A record high number of foreign-owned companies entered the Polish market last year, according to new figures from the Central Office for Economic Information (COIG).

In 2019, 8,820 new companies were registered by either foreigners or foreign companies in Poland. That marked a 12% rise on the previous year, and was double the figure for 2014.

The entire number of newly registered companies in Poland in 2019 was 48,100, meaning that foreign-backed firms constituted almost a fifth of the total.

One reason for the rise is that many foreigners who came to work in Polish companies decide to set up their own business, Jarosław Nowrotek, head of COIG, told Puls Biznesu, a leading business daily.

Poland has been experiencing unprecedented levels of immigration in recent years. The biggest share of new foreign-backed companies were registered by Ukrainians and Belarusians, the largest two groups of recent immigrants.

There were also notable numbers from India, China, Armenia and Pakistan. The most common sectors for the new firms were commerce (22%), construction (16%) and business administration (10%).

A key feature of such businesses is that they can more easily bring compatriots to work in in Poland, at a time when Polish businesses are struggling to find workers, as the country experiences rapid economic growth, poor demographics, and record low unemployment.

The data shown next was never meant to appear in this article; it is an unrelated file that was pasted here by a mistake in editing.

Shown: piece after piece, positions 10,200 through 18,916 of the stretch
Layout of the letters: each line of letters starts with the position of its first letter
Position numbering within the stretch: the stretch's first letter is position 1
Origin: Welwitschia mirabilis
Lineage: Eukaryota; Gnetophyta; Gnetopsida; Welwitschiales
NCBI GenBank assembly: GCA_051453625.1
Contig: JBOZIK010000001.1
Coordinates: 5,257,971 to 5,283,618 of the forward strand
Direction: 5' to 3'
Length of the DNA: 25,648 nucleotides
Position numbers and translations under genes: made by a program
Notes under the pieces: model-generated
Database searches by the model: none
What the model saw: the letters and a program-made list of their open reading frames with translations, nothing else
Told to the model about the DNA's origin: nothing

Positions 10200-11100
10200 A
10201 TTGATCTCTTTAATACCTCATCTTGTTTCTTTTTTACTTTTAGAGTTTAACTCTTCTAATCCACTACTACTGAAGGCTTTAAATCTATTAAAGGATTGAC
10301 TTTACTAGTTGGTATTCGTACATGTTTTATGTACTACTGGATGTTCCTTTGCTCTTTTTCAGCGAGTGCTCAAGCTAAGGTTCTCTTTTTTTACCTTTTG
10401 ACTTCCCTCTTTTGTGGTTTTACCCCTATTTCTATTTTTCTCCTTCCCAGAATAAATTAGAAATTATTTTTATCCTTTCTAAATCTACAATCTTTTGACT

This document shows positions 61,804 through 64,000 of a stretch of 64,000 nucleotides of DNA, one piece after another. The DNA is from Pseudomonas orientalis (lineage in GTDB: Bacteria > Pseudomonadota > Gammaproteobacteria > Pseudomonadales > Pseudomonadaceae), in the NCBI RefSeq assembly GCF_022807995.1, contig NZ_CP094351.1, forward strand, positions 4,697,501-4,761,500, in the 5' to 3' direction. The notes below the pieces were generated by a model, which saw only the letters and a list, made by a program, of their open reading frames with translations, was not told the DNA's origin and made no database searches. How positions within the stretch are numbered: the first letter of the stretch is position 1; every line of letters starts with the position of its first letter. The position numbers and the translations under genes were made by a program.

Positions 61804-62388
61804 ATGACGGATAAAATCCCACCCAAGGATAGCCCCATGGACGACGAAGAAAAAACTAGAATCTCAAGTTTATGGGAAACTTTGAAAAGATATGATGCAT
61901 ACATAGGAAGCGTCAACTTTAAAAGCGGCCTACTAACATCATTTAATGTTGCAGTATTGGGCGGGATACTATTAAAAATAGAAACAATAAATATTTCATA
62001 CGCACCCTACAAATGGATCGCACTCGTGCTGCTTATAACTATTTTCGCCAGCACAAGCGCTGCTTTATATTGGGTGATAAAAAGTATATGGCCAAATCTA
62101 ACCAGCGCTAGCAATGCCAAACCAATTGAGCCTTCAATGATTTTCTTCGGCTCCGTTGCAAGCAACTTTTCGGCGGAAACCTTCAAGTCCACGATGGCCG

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Meanwhile, most western investors come from Germany, Italy and France, and are often seeking qualified Polish workers in sectors such as IT, according to Nowrotek.

The boom in registrations comes despite mixed signals from the ruling Law and Justice party regarding foreign investors. Since coming to power in 2015, PiS has both encouraged foreigners to set up shop in Poland, while also promising to “repolonise” Polish assets.

Warsaw, the country’s capital and main business hub, is by far the leading city for foreign companies to register, hosting 35% of the newly registered businesses. It is followed by Wrocław (8%) in western Poland and Kraków (7%) in the south.

Main image credit: Sebastian Deptula/Flickr (under CC BY-NC 2.0)

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